Shortly after arriving at the Loch I started looking for a place to start climbing. As it turns out, I started climbing too soon. But it didn’t take long to run into the talus field that’s on the south side of the lake. It runs at an angle. If I’d kept to the trail for a little longer I’d have come across it and had an easier way up.

Picnic view

In planning the hike, I had considered following this talus field all the way up to one of Ed’s glacial knobs. But I found a nice place with a view of the valley that was in the sun and out of the wind. I was perhaps two-thirds of the way up the talus. There was a bit of snow here, but I easily avoided it. I didn’t want to step on some snow only to find out that there’s nothing beneath it but a giant hole.

Interesting grain, a little burned around the edges

In the talus there’s a fair amount of dead wood. Not a lot: it’s a talus field so more or less by definition there aren’t any trees. But there are a few ribs of soil here and there and over the few hundred yards of talus I maneuvered I came across quite a few pieces of deadwood. Each one showed signs of being burned. Some were subtly discolored, just a touch of brown. Others were deeply charred. I assume all these were the result of the Bear Lake Fire of 1900. Burned bits of tree can be found throughout the area, but they’re move obvious here as no trees have grown here in the intervening century.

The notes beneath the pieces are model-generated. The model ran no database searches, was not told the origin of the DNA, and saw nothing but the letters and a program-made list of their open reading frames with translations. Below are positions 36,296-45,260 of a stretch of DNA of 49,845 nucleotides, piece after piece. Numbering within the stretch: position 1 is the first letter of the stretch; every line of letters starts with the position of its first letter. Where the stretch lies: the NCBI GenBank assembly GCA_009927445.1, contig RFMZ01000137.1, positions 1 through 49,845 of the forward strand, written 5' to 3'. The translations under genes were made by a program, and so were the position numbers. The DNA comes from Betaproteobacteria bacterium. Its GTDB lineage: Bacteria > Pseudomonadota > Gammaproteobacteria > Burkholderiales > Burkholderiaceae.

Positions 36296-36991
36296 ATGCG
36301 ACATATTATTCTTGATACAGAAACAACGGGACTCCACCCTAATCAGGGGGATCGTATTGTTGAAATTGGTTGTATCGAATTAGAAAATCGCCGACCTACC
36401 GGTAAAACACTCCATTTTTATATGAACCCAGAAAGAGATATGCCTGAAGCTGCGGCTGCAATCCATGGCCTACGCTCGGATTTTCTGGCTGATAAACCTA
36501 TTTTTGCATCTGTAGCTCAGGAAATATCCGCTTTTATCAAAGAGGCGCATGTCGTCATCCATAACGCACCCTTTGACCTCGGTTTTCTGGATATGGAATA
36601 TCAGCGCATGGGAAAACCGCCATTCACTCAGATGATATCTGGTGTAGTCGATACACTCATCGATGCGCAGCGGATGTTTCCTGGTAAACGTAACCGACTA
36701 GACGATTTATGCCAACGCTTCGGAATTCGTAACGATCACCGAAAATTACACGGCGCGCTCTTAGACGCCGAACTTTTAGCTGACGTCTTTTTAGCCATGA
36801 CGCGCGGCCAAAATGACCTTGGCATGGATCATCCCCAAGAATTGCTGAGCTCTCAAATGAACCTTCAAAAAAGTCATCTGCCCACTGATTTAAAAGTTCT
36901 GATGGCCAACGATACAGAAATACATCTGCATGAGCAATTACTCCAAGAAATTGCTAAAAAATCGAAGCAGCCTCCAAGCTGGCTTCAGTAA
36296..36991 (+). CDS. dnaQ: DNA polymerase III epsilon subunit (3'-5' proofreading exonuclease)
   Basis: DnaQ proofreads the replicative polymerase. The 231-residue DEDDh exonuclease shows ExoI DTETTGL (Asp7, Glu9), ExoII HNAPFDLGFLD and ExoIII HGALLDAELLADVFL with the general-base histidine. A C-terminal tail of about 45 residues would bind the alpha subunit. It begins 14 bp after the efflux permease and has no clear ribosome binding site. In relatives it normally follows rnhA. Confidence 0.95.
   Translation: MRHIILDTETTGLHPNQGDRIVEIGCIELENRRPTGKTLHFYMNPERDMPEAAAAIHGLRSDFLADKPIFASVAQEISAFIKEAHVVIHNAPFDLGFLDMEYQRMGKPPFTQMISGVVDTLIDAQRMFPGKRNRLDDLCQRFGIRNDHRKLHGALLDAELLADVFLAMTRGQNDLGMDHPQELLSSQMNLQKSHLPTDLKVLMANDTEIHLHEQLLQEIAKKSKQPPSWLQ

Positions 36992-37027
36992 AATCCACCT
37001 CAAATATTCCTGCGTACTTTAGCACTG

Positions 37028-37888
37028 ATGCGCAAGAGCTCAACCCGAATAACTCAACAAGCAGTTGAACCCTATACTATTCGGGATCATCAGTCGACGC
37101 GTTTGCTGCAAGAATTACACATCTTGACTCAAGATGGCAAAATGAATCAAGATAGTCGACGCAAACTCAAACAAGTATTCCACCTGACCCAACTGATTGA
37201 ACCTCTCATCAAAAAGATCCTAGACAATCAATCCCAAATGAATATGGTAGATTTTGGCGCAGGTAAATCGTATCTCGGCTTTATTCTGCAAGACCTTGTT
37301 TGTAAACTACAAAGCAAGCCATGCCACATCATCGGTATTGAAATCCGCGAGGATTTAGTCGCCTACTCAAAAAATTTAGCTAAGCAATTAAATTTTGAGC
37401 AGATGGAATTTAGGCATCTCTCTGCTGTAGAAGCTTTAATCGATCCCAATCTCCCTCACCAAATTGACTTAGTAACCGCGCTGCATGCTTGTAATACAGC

About two-thirds of the way to the top of the talus field I found a spot with a nice view. As a bonus, it had full sun and was not particularly windy. I fully expected that any place I found that was in the sun and wasn’t surrounded by trees obstructing the vista would be blustery, but my little spot was close to ideal. It may very well be that it wasn’t as windy as it normally is in the cooler months this close to the Divide. But it wasn’t exactly calm. The small clump of trees thirty or forty yards above me sang a bit when the heavier gusts blew by.

Interesting textures

While I let the camera run, and after my picnic, I explored the immediate neighborhood. This meant hopping from rock to rock through the talus. On my way to a spot where I could get a bit of a view of Andrews Glacier, I hopped on a rock that looked to be about three feet on a side. It was a “wobbler”. I’m often concerned that some of the smaller rocks I step on will move, but haven’t had that happen with a boulder this size. Frankly, it kind of spooked me. This one had to be three quarters of a ton or so. I had a quick mental image of it moving a large area of talus; not something I want to be in the middle of. From then on, until I got back to the trail, it seemed like every rock I stepped on moved a bit. I know it was my imagination, but it had me being very careful.